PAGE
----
It seems to be a common creationist claim that evolutionary processes either cannot produce new "functional information," or that if they can, they cannot produce enough to account for the life forms we see in the world today. Yet I've never known any creationist show that either is actually the case.
Additionally, I have yet to see a creationist demonstrate that evolution needs to produce "new genetic information" in order to produce all the species we see today from a universal common ancestor. In my experience, they define "new genetic information" so that the mechanisms of evolution can not produce it, but in the process their definition no longer has any bearing on actual biology.
To use an analogy, they insist that a baseball has to travel 1,000' in order to be a home run. All the while, no baseball player has ever hit a baseball 1,000', yet they have hundreds of home runs to their credit. Their definitions have no bearing on reality, and can therefore be ignored.
Would you please explain to me how genes duplicate? Since they occupy a position along the DNA strand, and they are thousands of codons long, and the replication process follows the strand codon by codon how does a copy of a gene get separately inserted into the strand?
One of the mechanisms of gene duplication (if memory serves) is homologous recombination.
This whole process is caused by the chemical characteristics of DNA. DNA bases on separate strands of DNA can stick to one another through a process called hydrogen bonding. However, not all bases will stick to all other bases. Instead, the hydrogen atoms have to be lined up for the bonding to occur. Therefore, only A will stick to T, and only G will stick to C (and vice versa). These are called complementary bases:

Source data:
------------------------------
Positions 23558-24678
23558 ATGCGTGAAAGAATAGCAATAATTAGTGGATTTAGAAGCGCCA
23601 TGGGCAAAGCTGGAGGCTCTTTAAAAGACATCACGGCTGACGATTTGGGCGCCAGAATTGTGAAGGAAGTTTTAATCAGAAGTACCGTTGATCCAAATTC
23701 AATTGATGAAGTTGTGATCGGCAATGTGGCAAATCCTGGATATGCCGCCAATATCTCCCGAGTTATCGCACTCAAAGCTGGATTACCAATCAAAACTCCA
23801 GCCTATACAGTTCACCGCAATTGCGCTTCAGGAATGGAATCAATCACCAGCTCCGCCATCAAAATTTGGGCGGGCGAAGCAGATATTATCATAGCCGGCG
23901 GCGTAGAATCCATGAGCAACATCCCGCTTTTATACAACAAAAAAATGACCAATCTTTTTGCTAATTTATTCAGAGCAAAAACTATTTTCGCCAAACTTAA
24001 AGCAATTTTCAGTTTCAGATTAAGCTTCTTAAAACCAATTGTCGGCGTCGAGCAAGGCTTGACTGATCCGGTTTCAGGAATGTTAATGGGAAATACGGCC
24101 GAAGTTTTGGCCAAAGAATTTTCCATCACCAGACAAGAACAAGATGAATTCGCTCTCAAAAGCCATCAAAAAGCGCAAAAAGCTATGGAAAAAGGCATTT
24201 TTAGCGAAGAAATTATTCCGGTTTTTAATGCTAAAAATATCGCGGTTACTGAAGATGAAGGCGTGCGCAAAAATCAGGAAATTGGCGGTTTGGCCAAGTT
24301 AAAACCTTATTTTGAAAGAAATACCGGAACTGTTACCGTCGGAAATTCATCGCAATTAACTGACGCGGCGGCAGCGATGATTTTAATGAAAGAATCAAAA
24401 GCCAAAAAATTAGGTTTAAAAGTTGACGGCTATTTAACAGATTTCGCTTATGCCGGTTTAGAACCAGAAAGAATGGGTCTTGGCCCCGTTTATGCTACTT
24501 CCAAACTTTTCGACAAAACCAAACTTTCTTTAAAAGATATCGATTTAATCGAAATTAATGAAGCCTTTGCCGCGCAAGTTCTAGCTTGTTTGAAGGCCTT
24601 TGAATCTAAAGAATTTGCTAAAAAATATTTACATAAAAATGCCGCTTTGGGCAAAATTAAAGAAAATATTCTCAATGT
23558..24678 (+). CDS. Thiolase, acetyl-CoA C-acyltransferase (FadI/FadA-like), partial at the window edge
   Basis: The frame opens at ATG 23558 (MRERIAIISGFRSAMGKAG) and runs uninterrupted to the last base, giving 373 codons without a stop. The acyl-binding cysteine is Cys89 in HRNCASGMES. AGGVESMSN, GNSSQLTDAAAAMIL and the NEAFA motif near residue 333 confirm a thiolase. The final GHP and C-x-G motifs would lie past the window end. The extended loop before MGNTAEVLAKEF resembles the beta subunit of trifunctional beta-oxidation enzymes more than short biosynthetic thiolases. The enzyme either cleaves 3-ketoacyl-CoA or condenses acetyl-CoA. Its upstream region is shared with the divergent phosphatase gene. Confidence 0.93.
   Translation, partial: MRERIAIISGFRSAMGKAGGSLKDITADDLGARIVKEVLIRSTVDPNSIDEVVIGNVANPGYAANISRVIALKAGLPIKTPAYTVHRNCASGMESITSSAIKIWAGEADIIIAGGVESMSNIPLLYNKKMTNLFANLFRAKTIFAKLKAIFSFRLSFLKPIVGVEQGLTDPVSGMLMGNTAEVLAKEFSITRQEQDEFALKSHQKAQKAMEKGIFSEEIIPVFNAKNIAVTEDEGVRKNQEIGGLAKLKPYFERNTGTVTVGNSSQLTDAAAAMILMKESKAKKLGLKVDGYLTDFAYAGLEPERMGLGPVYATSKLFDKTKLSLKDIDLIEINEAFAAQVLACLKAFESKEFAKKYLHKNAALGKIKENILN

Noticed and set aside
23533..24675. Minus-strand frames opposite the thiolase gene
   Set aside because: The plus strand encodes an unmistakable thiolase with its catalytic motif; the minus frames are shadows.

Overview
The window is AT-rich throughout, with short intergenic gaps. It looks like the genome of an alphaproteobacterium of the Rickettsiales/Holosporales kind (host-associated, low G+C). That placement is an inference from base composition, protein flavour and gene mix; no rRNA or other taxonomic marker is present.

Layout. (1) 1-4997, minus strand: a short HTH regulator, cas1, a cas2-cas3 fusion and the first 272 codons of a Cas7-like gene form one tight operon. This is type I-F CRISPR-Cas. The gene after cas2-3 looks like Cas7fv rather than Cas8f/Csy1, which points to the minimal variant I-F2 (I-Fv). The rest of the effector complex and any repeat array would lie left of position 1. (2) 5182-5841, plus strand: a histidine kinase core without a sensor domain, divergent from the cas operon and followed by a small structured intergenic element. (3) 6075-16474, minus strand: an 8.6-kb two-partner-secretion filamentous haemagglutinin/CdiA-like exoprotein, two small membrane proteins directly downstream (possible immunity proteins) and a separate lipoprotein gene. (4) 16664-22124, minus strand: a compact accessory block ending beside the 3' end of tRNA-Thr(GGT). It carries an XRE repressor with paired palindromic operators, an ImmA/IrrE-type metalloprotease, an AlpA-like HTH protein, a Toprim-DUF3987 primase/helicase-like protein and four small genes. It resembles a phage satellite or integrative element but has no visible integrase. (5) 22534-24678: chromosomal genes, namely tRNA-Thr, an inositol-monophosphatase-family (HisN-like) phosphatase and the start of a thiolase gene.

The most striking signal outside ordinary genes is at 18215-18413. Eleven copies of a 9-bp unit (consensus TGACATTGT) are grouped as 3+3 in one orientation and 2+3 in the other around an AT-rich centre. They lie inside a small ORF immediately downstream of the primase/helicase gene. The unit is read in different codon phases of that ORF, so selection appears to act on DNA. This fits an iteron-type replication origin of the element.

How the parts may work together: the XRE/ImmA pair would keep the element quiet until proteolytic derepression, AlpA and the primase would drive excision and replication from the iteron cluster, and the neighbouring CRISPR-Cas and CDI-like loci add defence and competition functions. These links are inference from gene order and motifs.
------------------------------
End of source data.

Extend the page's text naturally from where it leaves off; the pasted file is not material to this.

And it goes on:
Any time you have enough complementary bases you can get two strands of DNA to stick to one another, like the meshing of a zipper. Most of the time this results in perfectly aligned strands of DNA where the same pieces of DNA are always across from one another. However, during meiosis there is a stage where pieces of each pair of chromosomes is switched back and forth between each other, and during this process you can get more distant pieces of DNA to stick together. This can cause a gene to be duplicated elsewhere in the chromosome. You can read more here:
My first answer is what I think was the plan at the Creation, but the question usually comes up in discussions of what evolution actually does -- that is, the process of evolving loses information, that's how you get new phenotypes. I prefer to describe it as losing alleles which I think is clearer than "information." And the example I use because it's so clear is domestic selection or breeding: to get a purebred animal requires losing all the genetic material, alleles, for other breeds. You select them out of the breeding pool, so you get the purebred on the basis of homozygosity at the loci that are the main traits of your breed, and that means eliminating all the other alleles.
Let's start with a common ancestor for humans and chimps. Those branches separate and then each branch accumulates mutations that change both species into what we see today.
Are you saying that you would classify all of those mutations that led from an ape-like human ancestor to modern humans as losses in genetic information?
I would figure it had managed to replicate an existing allele probably at another gene, not anything actually new, but so far I'm not convinced that anything new at all, even in that sense, is ever created by a mutation.
If we started with the chimp genome and changed that genome at 40 million places to end up with the human genome, would you consider that a new genome with new information?
Say, mutant form bat is quite viable yet the quantity of information it carries remains the same as in the primordial noun bit.
Then your definition of an increase in information is irrelevant to how biology actually works. Substitution mutations, those that change one base to another DNA base, do change phenotype and are responsible for the difference in phenotype seen between species.
You have effectively argued yourself out of the conversation by using a definition for information that has no biological relevance.
I would agree that the analogy is not really relevant, but not because an SNP mutation does increase information. Does it?
Does it matter if a creationist will not accept an SNP as an increase in information?
We once again run into the creationist game of focusing on definitions instead of reality. It really doesn't matter if a mutation meets their criteria for an increase in information. All that matters is if the mutations can produce the biodiversity we see today.